In terms of the driver complement of the HD6, this is Audioengine's most ambitious design to date, and each speaker incorporates a 5.5" Kevlar woofer with a 1" silk-dome tweeter, the largest driver complement found in any Audioengine product. The woofers are built around die-cast aluminum frames with fairly massive magnet and voice coil structures, and the silk-dome tweeters are an upgraded design intended to offer extended highs and improved stereo imaging. The cabinets of the HD6 are also an entirely new design; they're made from thicker panels and have improved internal bracing aimed at reduced cabinet resonances—this was totally borne out by my listening experience.
There are only two controls available on the HD6; the power switch is located on the back of the left speaker, and on that speaker's front panel there's a continuously variable volume control that has a really nice operational feel. Audioengine also supplies a smallish (but very nice!) solid aluminum remote control that allows you to control volume, muting and sleep mode, which places the unit in what is essentially standby mode. It can be easily awakened by pressing either of the volume or sleep buttons.
Setup and listening results
So, first of all, I set the speakers up in my regular listening room on 24" stands about three feet from the rear wall and about two feet from the side walls. My listening room is 12.5 feet wide, so the supplied umbilical cable was just about perfect for between the two speakers. I attached the Bluetooth antenna to the left speaker and paired it with my Android tablet, then started playing music through JRiver Media Center 21. The supplied manual says that the speakers could take as long as 40-50 hours of playback to really break in, and they were still quite cold from having spent days on a FedEx truck, so I let them basically play for a couple of days before doing any real listening. Just doing my normal things around the house, I thought they sounded quite good cold and right out-of-the box.
When I sat down to really take a good listen, I have to admit, I was a bit underwhelmed initially at the sound—it just seemed a bit flat, and there didn't really seem to be enough volume available. I'm using JRiver's Gizmo app on the tablet, so everything is essentially being controlled by the tablet—but no combination of adjusting the volume control on the speakers or tablet seemed to give me the kind of sound I thought I should be getting. Now my overall impression of the Audioengine B2 was over-the-top great, but that's probably mainly based on getting such great sound from such a small box in mostly non-traditional settings. Now, of course, I probably needed to give the speakers sufficient time to break in—they'd only been playing maybe 12 hours or so scattered over a couple of days, so I soldiered on.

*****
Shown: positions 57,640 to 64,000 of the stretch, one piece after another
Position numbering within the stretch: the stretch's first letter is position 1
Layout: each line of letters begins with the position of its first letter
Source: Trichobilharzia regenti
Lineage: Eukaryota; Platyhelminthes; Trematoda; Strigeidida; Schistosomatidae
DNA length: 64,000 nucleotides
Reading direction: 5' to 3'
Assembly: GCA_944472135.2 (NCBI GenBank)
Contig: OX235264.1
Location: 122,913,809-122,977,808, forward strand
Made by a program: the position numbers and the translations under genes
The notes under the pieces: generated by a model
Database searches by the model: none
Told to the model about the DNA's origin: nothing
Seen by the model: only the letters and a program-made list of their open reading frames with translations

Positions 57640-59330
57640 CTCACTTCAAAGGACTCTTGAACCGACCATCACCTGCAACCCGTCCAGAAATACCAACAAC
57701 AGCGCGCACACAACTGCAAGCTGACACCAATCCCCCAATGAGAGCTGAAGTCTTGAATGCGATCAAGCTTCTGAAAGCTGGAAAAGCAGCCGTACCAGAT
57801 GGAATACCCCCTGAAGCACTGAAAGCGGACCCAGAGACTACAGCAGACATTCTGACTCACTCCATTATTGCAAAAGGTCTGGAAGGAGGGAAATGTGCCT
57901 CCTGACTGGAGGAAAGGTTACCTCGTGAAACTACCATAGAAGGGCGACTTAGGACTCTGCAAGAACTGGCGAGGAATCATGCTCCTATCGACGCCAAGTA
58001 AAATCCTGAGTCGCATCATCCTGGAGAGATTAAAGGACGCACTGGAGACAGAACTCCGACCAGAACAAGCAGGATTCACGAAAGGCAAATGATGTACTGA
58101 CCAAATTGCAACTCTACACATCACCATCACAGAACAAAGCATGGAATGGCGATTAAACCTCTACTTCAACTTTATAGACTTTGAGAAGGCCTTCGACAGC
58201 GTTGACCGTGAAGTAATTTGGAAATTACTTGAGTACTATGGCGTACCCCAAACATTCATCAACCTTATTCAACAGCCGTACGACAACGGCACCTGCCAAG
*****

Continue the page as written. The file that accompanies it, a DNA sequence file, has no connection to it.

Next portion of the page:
Another day or so of playing about with the Bluetooth aspect was still leaving me somewhat cold. The overall sound was lacking the kind of warmth I was used to getting from my selected music choices, and was just short of uninvolving. I'm still thinking, give them more time; in the meantime, I'm taking a look at the back panel of the left speaker, and a light bulb goes off—look at all these inputs! Now here's another small quandary—the input panel of the HD6 is on the far left side of my room, and my equipment rack is on the far right side. I scrounged around and came up with a 5-meter AudioQuest 3.5mm to RCA cable that I promptly plugged into one of the available outputs on my Acurus preamp. HOLY SHITE!!! What an un-freaking-believable transformation—the sound went from lackluster and flat to LIQUID in a nanosecond—and with tons of available volume!
At this point, I'm grooving to just about everything, everything sounding incredibly good, maybe the bass seems a bit heavy-ish. With speakers of this general size, there's almost always going to be a fine line one must navigate to get the bass just right. So I pull the stands further out into the room, and now we're about five feet from the rear wall. I move them just a tad closer to the side walls, probably about 18", with the speakers toed-in and aimed at a point somewhat behind the listening position. Tonally, everything just snaps into place, and I crack into my collection of female vocalists to try and gauge how well these puppies seem to be imaging.
First up—Jennifer Warnes' Famous Blue Raincoat, the title track, which I consider one of the best performances extant for evaluating the midrange of any loudspeaker. Wowza! It sounded just short of amazing, with all the hallmarks of good vocal reproduction: midrange warmth, tonal accuracy, precise imaging and localization and the kind of realism that just floored me! I then started playing various cuts from albums by Patricia Barber—Nightclub contains her interpretations of mostly standards (which she basically nails on every cut) and is particularly well recorded. I love her rendition of "Autumn Leaves," where her piano and vocal are spot-on, and the bass player just kills it! You can literally close your eyes and see the performers in front of you. Another really great album is a recent release from Stacey Kent, The Changing Lights, where she digs more deeply into the bossa nova oeuvre that has been dominating her work of late. Another incredibly well-recorded album, just about every cut bathes your ears in you-are-there aural splendor.